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Thursday, April 28, 2011     FOR YOUR EYES ONLY

Assad’s second speech, like the first, addresses his regime but not the Syrian people

By Anonymous in Syria

On April 27, President Bashar Assad for the second time since the crisis here began, chose not to address the Syrian people directly.


Protesters gather in the Douma suburb of Damascus, in this still image taken from amateur video footage uploaded to social networking websites on April 24.     Reuters
In his first speech he actually addressed the Parliament, and in the second, the members of his new hand-picked cabinet. On both occasions, he was really only addressing his own base.

Even though more serious and not interrupted with his laughs at his own jokes and praise-prose recitals by MPs, Assad’s address to his new government still hasn’t convinced the Syrian people that he is serious about long-overdue reforms as the continued protests currently show.

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Nothing will convince Syrians now, especially not after the massacres that followed, claiming the lives of over 80 protestors in one day, raising the official number of the causalities of the protests to over 400 hundred, and 1,700 arrested.

This should’ve been expected, as analysis of Assad’s speech shows his overriding concern with the security of his regime, in stressing the notion of ’security’ again and again, and in issuing a Big Brother warning (threat) to citizens that he will not tolerate any further demonstrations against his rule once ‘reforms’ are put in place.

But this is no longer a language the Syrian people will tolerate as they have paid far too heavily for more than forty years, and have reached too far to back down.

Bashar has had eleven years in which he could have changed the police-state legacy handed down by his father Hafez and his uncle Rif’at. Not only has he failed to do so, but even worse, he managed to recreate the Hafez/Rif’at dynamic in a Bashar/Maher one.

Further, he has repeatedly consulted his father’s most ruthless Alawite generals to advise him on how to hold power — those hated men that terrorized Syria in the 1980s.

During the crushing of all dissent that took place in the 80s, Syria lost thousands upon thousands of its citizens. They were murdered by the Assad Senior regime in cold blood – the disappeared are estimated at around 17,000.

Even though protests are the norm of the day around Syria nowadays, the streets reacted to Assad’s latest speech with bigger protests calling for his ouster, especially as the following Sunday marked “Eid al-Jalaa”, the Syrian Independence Day.

This time, protests broke out in Syria’s biggest cities, Aleppo, Damascus and Hums in order. The two biggest cities have not yet mobilized a fraction of their might, yet the third one, Hums, made up for that, as it has fully erupted causing the regime to shift its focus on it from Darra, Latakia and Banyas.

According to confirmed reports, Homs suffered over 50 deaths just in 3 days (Friday to Sunday).

Several fatalities were also recorded in the nearby cities of Rastan, where a statue of Hafiz Al-Assad was toppled and burnt on Friday, and Talbise where the head of another Hafiz Assad statue was taken to be hit with shoes.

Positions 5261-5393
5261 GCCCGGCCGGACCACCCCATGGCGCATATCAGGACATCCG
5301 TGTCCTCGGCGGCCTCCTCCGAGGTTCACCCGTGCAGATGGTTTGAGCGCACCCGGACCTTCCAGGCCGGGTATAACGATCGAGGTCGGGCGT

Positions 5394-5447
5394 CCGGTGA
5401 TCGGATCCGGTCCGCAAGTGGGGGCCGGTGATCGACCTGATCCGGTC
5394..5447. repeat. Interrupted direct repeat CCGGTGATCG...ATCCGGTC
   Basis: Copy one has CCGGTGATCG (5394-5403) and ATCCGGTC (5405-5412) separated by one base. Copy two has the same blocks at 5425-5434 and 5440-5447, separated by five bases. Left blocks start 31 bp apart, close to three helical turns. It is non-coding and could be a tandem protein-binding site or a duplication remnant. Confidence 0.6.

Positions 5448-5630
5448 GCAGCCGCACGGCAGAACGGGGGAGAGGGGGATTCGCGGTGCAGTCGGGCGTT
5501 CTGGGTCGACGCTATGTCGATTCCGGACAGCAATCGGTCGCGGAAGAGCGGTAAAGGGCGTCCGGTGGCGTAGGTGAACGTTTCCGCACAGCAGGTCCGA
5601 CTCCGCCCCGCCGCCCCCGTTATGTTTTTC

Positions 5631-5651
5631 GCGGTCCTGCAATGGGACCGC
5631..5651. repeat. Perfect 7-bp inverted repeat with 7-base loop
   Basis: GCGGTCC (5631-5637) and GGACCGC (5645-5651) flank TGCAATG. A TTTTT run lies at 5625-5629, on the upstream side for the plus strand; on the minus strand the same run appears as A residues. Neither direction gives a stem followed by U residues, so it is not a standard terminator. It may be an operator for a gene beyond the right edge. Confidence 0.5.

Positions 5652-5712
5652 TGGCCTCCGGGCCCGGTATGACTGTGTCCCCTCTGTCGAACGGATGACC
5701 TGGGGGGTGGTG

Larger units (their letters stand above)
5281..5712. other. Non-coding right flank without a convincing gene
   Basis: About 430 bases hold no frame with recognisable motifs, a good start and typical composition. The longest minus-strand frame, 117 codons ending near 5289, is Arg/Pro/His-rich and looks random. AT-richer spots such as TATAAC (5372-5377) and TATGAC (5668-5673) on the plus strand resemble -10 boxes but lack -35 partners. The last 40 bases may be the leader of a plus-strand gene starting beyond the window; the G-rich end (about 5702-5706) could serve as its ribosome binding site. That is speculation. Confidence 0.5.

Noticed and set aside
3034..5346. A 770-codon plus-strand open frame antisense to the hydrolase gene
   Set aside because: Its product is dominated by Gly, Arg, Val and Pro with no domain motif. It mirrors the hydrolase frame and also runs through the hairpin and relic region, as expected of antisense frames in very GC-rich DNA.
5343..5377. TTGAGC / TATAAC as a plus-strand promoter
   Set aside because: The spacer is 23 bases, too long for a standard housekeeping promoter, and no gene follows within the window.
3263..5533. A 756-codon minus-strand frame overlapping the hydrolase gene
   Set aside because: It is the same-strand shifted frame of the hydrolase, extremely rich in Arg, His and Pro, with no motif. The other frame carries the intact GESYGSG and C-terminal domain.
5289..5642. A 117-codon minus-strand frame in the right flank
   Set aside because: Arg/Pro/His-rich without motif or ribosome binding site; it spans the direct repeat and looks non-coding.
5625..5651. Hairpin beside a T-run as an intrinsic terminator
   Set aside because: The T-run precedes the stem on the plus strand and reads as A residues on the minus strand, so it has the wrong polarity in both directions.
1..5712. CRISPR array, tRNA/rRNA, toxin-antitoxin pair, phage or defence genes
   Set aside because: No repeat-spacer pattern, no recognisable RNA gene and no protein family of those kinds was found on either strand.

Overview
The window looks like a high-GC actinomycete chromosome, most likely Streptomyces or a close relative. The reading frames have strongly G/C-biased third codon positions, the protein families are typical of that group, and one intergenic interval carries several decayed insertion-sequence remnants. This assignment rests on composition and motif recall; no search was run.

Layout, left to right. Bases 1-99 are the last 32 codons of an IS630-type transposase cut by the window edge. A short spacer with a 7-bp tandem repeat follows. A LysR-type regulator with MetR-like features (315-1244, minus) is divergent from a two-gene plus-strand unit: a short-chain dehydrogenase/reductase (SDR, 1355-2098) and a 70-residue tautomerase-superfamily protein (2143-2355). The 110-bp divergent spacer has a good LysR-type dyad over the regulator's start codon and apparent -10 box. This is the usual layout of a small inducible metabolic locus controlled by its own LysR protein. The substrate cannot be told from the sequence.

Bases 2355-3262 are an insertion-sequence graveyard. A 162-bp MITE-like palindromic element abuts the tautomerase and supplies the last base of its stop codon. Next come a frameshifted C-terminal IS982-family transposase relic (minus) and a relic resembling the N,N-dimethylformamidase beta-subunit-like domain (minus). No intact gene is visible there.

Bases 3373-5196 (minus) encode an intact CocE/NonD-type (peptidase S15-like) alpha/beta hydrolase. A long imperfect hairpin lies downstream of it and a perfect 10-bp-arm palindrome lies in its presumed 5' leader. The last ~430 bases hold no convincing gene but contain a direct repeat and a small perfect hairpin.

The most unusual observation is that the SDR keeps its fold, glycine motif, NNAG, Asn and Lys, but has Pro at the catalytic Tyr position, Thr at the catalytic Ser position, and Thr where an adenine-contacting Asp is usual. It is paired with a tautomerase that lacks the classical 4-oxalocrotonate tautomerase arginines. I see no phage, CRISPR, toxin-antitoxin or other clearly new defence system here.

Recently, there has been a campaign of regime-symbols cleansing in Syria where the protestors had been bringing down the statues of Assad senior and tearing down posters and pictures of Assad junior.

Syrians everywhere are fed up with the system, and the protests are slowly seeping through to Damascus and Aleppo suburbs. Both together account for half of Syria’s population.

Conversely though, in central Damascus and central Aleppo, where residents are well off and not exposed directly to the protests, the people are still with the regime, brainwashed by all the fallacies spread by Syrian media.

People are actually buying into a media campaign spread by public Syrian media claiming to have found ‘hallucination pills’ with Aljazeera’s logo embossed on them, a lesson learnt from the regime’s ally, Gadhafi, who has supported the Assad family financially for years.

Note that 90 percent of these propaganda shows are produced by ad-Dounia TV, which is privately owned by top regime henchmen.

In general, people who are well-off want the regime to stay as they are happy with their lives, some argue: “Bashar did a lot of reforms lately, the country improved since his father passed away. Also, we are proud of being the opposing force against the Zionist movement in the region.”

To this, the opposition answers: “Golan heights were lost because Hafez Assad allowed that when he was minister of defense, and since then nothing has changed. The regime managed to kill over 17,000 Syrians in the past decades, yet it did not fire a single shot at Israelis. We are poor, our lands are occupied, and our airspace is trespassed every other day.”

On the other hand, others use the Muslim Brotherhood argument, citing the possibility of their rise and prominence if the regime leaves. These sentiments had been fueled by the sectarian violence committed by the Assad youth movement in the past month.

It appears that the regime has partially succeeded in turning the protests to a sectarian strife, especially as you find many Muslim Sunnis protesting against the “Persian influence” and the Magus/Shiite project. Life in Damascus has slowed down, yet the air is electric with anticipation of what is to come next Friday, with anticipation translated to hope and fear: Hopes of the Arab spring overwhelming the regime, and fears of economic instability cited by the supporters.

What escapes the supporters is the fact that Syria has more oil than Bahrain and UAE and with proper management their conditions could significantly improve.

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